Reviewed and revised 25 May 2014
- a non-experimental observational study design used to assess the effect of an intervention based on comparison of outcomes prior to its use and afterward
- most useful in demonstrating the immediate impacts of short- term programs
- less useful for evaluating longer term interventions, due to the risk of confounders obscuring the effect of the intervention
PROBLEMS WITH BEFORE-AND-AFTER STUDY DESIGN
- History threat — others events that could affect outcomes occur between the intervention and measurement of outocmes
- Instrumentation/Reporting threat — validity of of the measurement method changes over time
- Regression-to-the-mean — outcome measures may appear to improve if the first is a one-time extreme value that naturally becomes more nomral over time
- Testing threat — taking a measurement may have an effect on the outcome
- Placebo threat — any intervention may have a non-specific effect on outcomes
- Hawthorne threat — involvement of outsides may affect the outcome
- Maturation threat — the outcome may be affected by how the intervention group develops over time, independent of the specific effects of the intervention
- Dropout threat — the overall characteristics of the intervention group change due to patients dropping out
Chris is an Intensivist and ECMO specialist at the Alfred ICU in Melbourne. He is also the Innovation Lead for the Australian Centre for Health Innovation at Alfred Health, a Clinical Adjunct Associate Professor at Monash University, and the Chair of the Australian and New Zealand Intensive Care Society (ANZICS) Education Committee. He is a co-founder of the Australia and New Zealand Clinician Educator Network (ANZCEN) and is the Lead for the ANZCEN Clinician Educator Incubator programme. He is on the Board of Directors for the Intensive Care Foundation and is a First Part Examiner for the College of Intensive Care Medicine. He is an internationally recognised Clinician Educator with a passion for helping clinicians learn and for improving the clinical performance of individuals and collectives.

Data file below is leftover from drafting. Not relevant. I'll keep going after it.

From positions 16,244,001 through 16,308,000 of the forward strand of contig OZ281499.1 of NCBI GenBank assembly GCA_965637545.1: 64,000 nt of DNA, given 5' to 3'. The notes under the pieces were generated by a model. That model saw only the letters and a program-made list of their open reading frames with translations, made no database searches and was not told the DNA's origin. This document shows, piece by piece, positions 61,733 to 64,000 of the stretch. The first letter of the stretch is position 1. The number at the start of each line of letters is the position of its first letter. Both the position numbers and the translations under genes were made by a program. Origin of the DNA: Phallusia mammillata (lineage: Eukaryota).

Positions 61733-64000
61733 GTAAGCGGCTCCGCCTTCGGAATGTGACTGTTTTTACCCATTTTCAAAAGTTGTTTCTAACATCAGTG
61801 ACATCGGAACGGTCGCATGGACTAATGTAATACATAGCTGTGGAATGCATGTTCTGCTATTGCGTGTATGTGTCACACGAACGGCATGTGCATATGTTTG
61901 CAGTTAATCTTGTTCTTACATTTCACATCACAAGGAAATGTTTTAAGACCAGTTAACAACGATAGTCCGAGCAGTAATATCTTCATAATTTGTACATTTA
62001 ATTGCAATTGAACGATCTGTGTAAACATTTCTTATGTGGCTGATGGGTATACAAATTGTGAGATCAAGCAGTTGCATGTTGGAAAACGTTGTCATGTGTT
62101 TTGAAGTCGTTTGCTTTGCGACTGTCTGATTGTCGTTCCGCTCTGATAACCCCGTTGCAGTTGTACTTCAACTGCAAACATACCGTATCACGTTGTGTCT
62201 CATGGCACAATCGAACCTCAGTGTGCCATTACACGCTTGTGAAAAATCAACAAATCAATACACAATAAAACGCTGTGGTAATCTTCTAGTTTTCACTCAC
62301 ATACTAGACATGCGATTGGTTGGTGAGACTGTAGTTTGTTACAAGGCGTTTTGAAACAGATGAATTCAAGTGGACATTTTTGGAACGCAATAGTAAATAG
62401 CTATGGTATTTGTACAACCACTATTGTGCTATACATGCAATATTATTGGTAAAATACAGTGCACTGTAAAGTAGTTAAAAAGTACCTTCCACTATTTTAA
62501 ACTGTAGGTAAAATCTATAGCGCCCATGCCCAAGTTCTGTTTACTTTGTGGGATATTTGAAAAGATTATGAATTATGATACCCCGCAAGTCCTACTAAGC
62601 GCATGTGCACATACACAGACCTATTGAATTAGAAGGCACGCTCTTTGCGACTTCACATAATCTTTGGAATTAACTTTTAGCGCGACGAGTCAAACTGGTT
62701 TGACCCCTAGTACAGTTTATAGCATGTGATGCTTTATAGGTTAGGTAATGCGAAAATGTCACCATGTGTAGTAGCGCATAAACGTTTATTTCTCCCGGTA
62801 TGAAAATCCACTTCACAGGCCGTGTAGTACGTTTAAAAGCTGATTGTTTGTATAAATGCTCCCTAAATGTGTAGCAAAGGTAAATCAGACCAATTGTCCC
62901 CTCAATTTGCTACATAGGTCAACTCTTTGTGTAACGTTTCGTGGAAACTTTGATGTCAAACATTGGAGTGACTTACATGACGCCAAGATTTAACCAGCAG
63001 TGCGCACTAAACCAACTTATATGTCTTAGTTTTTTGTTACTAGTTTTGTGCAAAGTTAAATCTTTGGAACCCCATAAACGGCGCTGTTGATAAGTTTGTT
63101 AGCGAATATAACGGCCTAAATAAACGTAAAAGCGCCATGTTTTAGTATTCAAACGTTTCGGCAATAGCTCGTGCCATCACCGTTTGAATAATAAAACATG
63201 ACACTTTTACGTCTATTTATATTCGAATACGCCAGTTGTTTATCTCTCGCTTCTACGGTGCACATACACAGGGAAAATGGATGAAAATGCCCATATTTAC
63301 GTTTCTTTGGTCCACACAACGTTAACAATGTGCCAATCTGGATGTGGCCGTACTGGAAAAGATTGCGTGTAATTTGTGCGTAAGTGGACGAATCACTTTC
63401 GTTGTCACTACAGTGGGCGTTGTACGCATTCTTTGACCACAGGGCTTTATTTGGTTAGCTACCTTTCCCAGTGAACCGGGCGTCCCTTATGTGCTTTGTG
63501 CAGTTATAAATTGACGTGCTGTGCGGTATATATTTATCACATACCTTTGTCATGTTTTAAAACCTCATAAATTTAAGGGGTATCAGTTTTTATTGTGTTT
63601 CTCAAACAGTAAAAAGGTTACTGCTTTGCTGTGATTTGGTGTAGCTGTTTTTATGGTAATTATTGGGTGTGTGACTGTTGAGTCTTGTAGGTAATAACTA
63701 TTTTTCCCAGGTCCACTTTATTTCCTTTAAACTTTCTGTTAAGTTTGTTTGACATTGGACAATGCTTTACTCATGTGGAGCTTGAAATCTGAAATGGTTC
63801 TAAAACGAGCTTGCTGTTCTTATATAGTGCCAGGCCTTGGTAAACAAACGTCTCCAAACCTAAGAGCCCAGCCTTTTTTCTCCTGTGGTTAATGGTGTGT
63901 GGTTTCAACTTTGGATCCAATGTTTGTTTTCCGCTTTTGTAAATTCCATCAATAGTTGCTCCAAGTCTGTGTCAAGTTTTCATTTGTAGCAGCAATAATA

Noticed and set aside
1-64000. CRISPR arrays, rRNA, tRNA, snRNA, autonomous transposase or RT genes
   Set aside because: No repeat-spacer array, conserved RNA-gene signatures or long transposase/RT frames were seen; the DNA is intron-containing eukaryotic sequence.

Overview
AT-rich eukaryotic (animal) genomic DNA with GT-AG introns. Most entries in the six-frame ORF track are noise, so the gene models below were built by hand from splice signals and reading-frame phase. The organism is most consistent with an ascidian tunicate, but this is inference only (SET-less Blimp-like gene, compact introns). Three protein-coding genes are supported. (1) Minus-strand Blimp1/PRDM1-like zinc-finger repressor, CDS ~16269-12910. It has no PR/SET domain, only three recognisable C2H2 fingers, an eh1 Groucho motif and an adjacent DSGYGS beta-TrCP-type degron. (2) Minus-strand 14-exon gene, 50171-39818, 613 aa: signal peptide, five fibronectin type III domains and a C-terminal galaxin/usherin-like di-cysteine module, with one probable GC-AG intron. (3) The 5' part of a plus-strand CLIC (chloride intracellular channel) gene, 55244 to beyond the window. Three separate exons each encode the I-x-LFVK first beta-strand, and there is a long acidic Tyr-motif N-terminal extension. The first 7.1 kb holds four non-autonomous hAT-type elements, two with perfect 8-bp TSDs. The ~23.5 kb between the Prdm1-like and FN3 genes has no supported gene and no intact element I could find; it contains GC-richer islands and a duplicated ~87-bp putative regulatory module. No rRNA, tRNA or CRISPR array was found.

After finishing his medical degree at the University of Auckland, he continued post-graduate training in New Zealand as well as Australia’s Northern Territory, Perth and Melbourne. He has completed fellowship training in both intensive care medicine and emergency medicine, as well as post-graduate training in biochemistry, clinical toxicology, clinical epidemiology, and health professional education.
He is actively involved in in using translational simulation to improve patient care and the design of processes and systems at Alfred Health. He coordinates the Alfred ICU’s education and simulation programmes and runs the unit’s education website, INTENSIVE. He created the ‘Critically Ill Airway’ course and teaches on numerous courses around the world. He is one of the founders of the FOAM movement (Free Open-Access Medical education) and is co-creator of LITFL.com, the RAGE podcast, the Resuscitology course, and the SMACC conference.
His one great achievement is being the father of two amazing children.
On Twitter, he is @precordialthump.